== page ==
Cedar Point Nursery – Per Se Taking Found by United States Supreme Court

by: Joseph Grather
24 Jun 2021

[Photo Credit – NY Times 6-23-21]

The US Supreme Court decided a takings case in favor of a property owner yesterday.  Cedar Point Nursery v. Hassid, ___ U.S. ___ (2021).  The Court found that there was a per se taking where governmental regulation permitted union organizers limited access to private farm property.    The full opinion is a worthwhile read and is here.  The holding would appear to represent a monumental shift in the Court’s view of per se takings.  Before today, almost all “regulatory” takings claims were doomed to the morass of the confusing (and dare say ambiguous) multi-factored Penn Central Test. [438 U.S. 104].  The main reason for the holding was that the regulation took away the owner’s “right to exclude.”

“Cedar Point Nursery is a strawberry grower in northern California. It employs over 400 seasonal workers and around 100 full-time workers, none of whom live on the property. According to the complaint, in October 2015, at five o’clock one morning, members of the United Farm Workers entered Cedar Point’s property without prior notice. The organizers moved to the nursery’s trim shed, where hundreds of workers were preparing strawberry plants. Calling through bullhorns, the organizers disturbed operations, causing some workers to join the organizers in a protest and others to leave the work site altogether. Cedar Point filed a charge against the union for taking access without giving notice. The union responded with a charge of its own, alleging that Cedar Point had committed an unfair labor practice.”  Fearing that the Union would re-enter the property, Cedar Point and other growers filed for injunctive relief in the District Court.  They were denied relief in the District Court and on appeal to the Ninth Circuit Court of Appeal.

The Supreme Court took the case to decide “whether the access regulation constitutes a per se physical taking under the Fifth and Fourteenth Amendments.”  Chief Justice Roberts wrote the majority opinion and summarized physical takings jurisprudence as follows:

“When the government physically acquires private property for a public use, the Takings Clause imposes a clear and categorical obligation to provide the owner with just compensation. Tahoe-Sierra Preservation Council, Inc. v. Tahoe Regional Planning Agency, 535 U. S. 302, 321 (2002). The Court’s physical takings jurisprudence is “as old as the Republic.” Id., at 322. The government commits a physical taking when it uses its power of eminent domain to formally condemn property. []  The same is true when the government physically takes possession of property without acquiring title to it. See United States v. Pewee Coal Co., 341 U. S. 114, 115–117 (1951) (plurality opinion). And the government likewise effects a physical taking when it occupies property—say, by recurring flooding as a result of building a dam. See United States v. Cress, 243 U. S. 316, 327–328 (1917). These sorts of physical appropriations constitute the “clearest sort of taking,” Palazzolo v. Rhode Island, 533 U. S. 606, 617 (2001), and we assess them using a simple, per se rule: The government must pay for what it takes.”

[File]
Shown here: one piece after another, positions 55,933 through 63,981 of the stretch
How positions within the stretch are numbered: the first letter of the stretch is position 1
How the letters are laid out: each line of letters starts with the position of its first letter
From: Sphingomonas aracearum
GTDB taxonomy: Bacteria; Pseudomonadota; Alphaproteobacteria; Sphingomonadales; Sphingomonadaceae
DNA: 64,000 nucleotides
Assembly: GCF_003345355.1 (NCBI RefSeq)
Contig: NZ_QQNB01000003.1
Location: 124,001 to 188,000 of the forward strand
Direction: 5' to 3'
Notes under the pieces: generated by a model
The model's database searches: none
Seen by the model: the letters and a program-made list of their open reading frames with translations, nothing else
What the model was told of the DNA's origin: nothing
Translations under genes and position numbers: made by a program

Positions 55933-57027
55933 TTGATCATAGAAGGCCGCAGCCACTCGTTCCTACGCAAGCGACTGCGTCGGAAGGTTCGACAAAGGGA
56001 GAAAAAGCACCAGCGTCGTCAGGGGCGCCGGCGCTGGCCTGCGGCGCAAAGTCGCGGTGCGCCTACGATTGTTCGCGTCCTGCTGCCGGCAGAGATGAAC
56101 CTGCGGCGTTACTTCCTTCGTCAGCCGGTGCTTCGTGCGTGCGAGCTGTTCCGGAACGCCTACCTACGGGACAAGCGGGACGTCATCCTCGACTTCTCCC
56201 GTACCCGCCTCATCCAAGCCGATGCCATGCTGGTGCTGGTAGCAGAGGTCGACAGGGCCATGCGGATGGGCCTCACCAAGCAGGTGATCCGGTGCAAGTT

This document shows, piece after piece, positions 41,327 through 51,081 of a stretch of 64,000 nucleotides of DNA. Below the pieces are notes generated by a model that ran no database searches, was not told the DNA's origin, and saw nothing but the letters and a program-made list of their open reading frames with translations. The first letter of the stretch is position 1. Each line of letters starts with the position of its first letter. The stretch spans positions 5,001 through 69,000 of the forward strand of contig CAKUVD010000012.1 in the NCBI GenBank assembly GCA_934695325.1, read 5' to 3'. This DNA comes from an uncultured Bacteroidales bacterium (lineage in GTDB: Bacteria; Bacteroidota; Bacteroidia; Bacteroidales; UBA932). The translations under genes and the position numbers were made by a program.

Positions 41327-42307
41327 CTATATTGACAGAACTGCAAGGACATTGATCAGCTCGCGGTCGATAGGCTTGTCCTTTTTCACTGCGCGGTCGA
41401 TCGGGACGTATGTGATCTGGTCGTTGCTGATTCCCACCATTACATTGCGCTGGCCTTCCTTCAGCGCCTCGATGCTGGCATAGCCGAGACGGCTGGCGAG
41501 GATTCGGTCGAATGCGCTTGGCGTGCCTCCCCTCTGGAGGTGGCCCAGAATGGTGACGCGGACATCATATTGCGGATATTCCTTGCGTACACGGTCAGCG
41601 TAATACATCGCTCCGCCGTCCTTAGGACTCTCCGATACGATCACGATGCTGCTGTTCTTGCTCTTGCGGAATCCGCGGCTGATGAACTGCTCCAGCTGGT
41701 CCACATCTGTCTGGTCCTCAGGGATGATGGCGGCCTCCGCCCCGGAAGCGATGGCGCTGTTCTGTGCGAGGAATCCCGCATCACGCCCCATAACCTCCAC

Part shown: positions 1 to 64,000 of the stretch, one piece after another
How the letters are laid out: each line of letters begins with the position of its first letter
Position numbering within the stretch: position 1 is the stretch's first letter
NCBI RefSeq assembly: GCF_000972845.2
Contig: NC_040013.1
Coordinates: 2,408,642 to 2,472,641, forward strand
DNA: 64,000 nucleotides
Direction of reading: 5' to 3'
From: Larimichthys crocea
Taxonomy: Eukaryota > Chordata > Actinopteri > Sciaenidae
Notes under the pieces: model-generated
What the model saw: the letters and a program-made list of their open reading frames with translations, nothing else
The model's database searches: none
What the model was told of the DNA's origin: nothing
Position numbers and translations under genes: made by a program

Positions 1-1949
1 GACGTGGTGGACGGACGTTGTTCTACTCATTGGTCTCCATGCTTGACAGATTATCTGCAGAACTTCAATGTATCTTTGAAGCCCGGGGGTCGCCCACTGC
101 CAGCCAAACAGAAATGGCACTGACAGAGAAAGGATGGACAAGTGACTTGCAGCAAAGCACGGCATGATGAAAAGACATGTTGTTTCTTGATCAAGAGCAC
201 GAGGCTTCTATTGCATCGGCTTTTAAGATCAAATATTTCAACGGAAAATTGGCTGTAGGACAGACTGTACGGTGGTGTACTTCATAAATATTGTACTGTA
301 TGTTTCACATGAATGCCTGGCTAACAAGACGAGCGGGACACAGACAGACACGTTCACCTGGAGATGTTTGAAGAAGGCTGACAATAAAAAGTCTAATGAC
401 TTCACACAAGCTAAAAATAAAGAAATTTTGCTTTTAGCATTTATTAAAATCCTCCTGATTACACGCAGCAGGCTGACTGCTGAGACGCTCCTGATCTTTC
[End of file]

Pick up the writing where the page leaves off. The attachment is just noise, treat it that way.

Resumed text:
The opinion continued by recognizing that takings jurisprudence was limited to physical takings prior to Justice Holmes now-famous pronouncement that “property may be regulated to a certain extent, [but] if regulation goes too far it will be recognized as a taking.” (Pennsylvania Coal v. Mahon, 260 U.S. 393 (1922)).   Takings cases thereafter became one of two different varieties, physical takings or regulatory takings.  The latter category being subject to the confusing and vague test set forth in Penn Central and cases decided thereunder.  The Court appears to have recognized the quagmire created by Penn Central – “Our cases have often described use restrictions that go “too far” as “regulatory takings.”  But that label can mislead. Government action that physically appropriates property is no less a physical taking because it arises from a regulation.”  The Court then expressed perhaps its clearest statement to date on the regulatory/physical takings dichotomy:  “Whenever a regulation results in a physical appropriation of property, a per se taking has occurred, and Penn Central has no place.”

The Court went on to underscore the importance of a property owner’s “right to exclude” and thereby amplified its rationale for ruling in favor of the property owners.

And in sum,  “the upshot of this line of precedent is that government authorized invasions of property—whether by plane, boat, cable, or beachcomber—are physical takings requiring just compensation. As in those cases, the government here has appropriated a right of access to the growers’ property, allowing union organizers to traverse it at will for three hours a day, 120 days a year. The regulation appropriates a right to physically invade the growers’ property—to literally “take access,” as the regulation provides. Cal. Code Regs., tit. 8, §20900(e)(1)(C). It is therefore a per se physical taking under our precedents. Accordingly, the growers’ complaint states a claim for an uncompensated taking in violation of the Fifth and Fourteenth Amendments.”

That’s the quick down and dirty.  I am sure that this case is going to generate lots of digital commentaries – so stay tuned!